Around this time of year it’s customary to look forwards into 2015 and try to see how the landscape might change. But rather than looking at the leading edge of digital innovation we’ve taken a more practical and small business-focussed look at what 2015 could mean for smaller firms with tighter budgets.
You might have noticed that you and people around you now have many devices to communicate. The rise of mobiles, tablets, mini-tablets, phablets and a whole plethora of other devices means that, according to OpenSignal, there are now nearly 19,000 different devices currently using Android alone as an operating system.
Clearly the ways by which a customer might want to contact you have grown massively. This is both opportunity and issue. For customers to be able to contact you at any time via any device, suiting their lifestyle, can only help your business.
However, to make this journey as seamless as possible in a world where customers move from device to device, and have shortening attentions spans and tolerance for poor experiences, is tough. Looking at market trends for device usage and your own data is the best place to start. Also helpful is Google’s advice which comes with a handy website checker.
One of the bigger trends in recent years online has been the idea of “brands as publishers” – essentially how vital content is for engaging with new and existing customers.
It’s reached a point where few doubt the value of a well-formed content strategy but, on a practical level, with a business to run this might seem like something only much larger companies can afford to do.
But creating or even curating content need not be a massive chore or diverting. Utilise your passion and personality to stand out from the crowd and get together with customers, partners, suppliers etc. to share the workload.
If you’re just starting out then this eConsultancy article gives a good overview of the various element at play with content marketing.
The Reputation Institute recently found that only 15% of people trusted what companies’ communicated in their advertising. If that’s your chosen method of acquiring new business, it’s a pretty scary stat.
It’s been driven by consumers being both more critical and more connected – trusting the online opinions of strangers over companies. Allowing consumers to review and comment on your product or service, and then using this feedback, is essential in gaining trust and driving advocacy, especially in social media.
This might sound difficult but this doesn’t need to be like Expedia or Trip Advisor. There are lots of services out there that can do this simply and cost effectively. One is Google’s My Business service which also helps with you visibility in its search engines, maps and other products.
Pictures > Text
With the rise of YouTube, Instagram, Pinterest and the like, society is being driven towards visual rather than textual content. Using imagery, be it a simple picture or maybe a more complicated infographic, gets greater engagement from an audience and so a better response.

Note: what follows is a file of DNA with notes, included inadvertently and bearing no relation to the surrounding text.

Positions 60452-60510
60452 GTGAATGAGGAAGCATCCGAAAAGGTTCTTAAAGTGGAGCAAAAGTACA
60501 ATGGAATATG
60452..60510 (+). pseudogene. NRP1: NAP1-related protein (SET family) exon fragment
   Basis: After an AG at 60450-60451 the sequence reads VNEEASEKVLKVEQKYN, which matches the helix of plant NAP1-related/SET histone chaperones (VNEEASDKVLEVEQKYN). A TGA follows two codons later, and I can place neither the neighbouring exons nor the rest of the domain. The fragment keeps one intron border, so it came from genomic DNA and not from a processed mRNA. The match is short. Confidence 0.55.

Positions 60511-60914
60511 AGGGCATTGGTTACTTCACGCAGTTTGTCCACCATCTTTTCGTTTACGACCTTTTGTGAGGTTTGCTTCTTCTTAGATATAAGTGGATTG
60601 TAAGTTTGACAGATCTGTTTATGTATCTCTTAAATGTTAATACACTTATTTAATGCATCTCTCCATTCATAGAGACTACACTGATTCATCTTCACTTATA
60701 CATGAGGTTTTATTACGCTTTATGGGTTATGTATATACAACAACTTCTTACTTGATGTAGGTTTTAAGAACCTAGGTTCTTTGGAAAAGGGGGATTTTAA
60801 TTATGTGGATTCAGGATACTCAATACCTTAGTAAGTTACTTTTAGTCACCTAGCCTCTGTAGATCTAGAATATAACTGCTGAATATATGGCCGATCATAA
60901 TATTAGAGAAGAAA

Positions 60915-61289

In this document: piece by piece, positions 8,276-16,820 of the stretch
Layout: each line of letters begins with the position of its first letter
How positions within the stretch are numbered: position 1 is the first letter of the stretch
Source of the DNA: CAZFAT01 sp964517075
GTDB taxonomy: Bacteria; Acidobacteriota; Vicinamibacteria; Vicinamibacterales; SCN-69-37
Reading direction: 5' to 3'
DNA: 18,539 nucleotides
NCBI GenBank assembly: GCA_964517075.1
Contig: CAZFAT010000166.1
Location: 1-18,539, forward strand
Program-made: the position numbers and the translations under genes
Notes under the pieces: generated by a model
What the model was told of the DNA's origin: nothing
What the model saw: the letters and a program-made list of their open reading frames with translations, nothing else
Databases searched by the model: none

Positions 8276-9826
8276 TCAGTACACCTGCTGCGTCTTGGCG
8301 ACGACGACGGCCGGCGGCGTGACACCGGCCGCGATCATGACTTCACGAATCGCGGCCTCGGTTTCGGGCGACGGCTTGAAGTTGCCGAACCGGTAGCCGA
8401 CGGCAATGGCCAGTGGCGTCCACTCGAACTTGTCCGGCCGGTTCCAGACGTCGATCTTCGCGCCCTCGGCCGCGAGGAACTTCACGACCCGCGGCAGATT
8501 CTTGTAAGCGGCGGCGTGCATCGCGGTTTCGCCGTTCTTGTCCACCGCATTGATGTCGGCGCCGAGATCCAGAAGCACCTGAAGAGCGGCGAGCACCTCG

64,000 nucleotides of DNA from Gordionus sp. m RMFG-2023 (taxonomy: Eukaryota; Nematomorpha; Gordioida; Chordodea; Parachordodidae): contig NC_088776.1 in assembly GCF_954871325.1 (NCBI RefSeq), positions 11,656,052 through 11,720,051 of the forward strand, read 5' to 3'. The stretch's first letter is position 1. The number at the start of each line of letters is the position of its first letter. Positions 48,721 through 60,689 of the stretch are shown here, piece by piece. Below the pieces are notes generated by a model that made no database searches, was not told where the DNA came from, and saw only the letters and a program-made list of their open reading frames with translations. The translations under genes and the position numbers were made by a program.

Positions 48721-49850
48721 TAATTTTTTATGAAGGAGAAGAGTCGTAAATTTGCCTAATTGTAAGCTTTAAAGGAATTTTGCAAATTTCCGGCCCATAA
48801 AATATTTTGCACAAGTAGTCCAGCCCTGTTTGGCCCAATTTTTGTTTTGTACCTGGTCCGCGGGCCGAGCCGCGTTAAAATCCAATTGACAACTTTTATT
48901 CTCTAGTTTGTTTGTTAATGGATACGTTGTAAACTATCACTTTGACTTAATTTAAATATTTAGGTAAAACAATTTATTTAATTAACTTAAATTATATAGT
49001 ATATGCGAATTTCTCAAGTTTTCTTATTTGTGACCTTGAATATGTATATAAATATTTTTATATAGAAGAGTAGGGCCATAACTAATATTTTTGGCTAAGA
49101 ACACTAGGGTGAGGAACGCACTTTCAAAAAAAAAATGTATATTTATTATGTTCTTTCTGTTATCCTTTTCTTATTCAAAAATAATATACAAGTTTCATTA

Creating video is now fairly simple and need not be expensive. Consumers are very forgiving on video quality if the content is relevant. Ensure you share and promote this content across any channel, and maybe look for paid means to increase its reach.
Equally important here is to ensure you title, tag and annotate this type of content properly with appropriate keywords to aid people finding it naturally via search engines.
Online paid media
Word of mouth and personal recommendations, as mentioned above, can be hugely effective. However, while you are working towards generating a buzz, you might need to increase awareness of your business, ensure you are considered, and drive sales in the short term.
This is where paid media can come into play. Google, Bing, Facebook. YouTube, LinkedIn and Twitter all have a raft of self-service options which you can tap into quickly and simply. They have great targeting options, so you reach only the right people, you can cap spending to fit your budget and best of all track responses and so performance of your advertising.
Why not try a small test to see how it works for your business. We have created a series of guides for these media that you might find helpful.
It seems as if every action we take digitally now is tracked in some way. This has led to a tremendous amount of data which we are only at the very beginning of being able to decipher and turn into action.
There is a temptation, initially at least, to measure and analyse everything you can but a better place to start is with whatever is the biggest issue for your business. This need not be expensive or complicated as there is a great deal of value in Google Analytics and other free tools.
If there’s one key tip, it’s to concentrate your efforts on the data points around the issues and deal with them one at a time, rather than trying to solve everything at once.
So, six areas there that small businesses should find important in 2015. They may not involve the latest technology or involve eye-catching apps (and eye-watering budgets), but these are solid, practical areas you should be looking at if you’re not already.
Of course, this list isn’t exhaustive, so if you can think of any others, have some questions on this piece or want to build on some of the points above, then please use the comments below.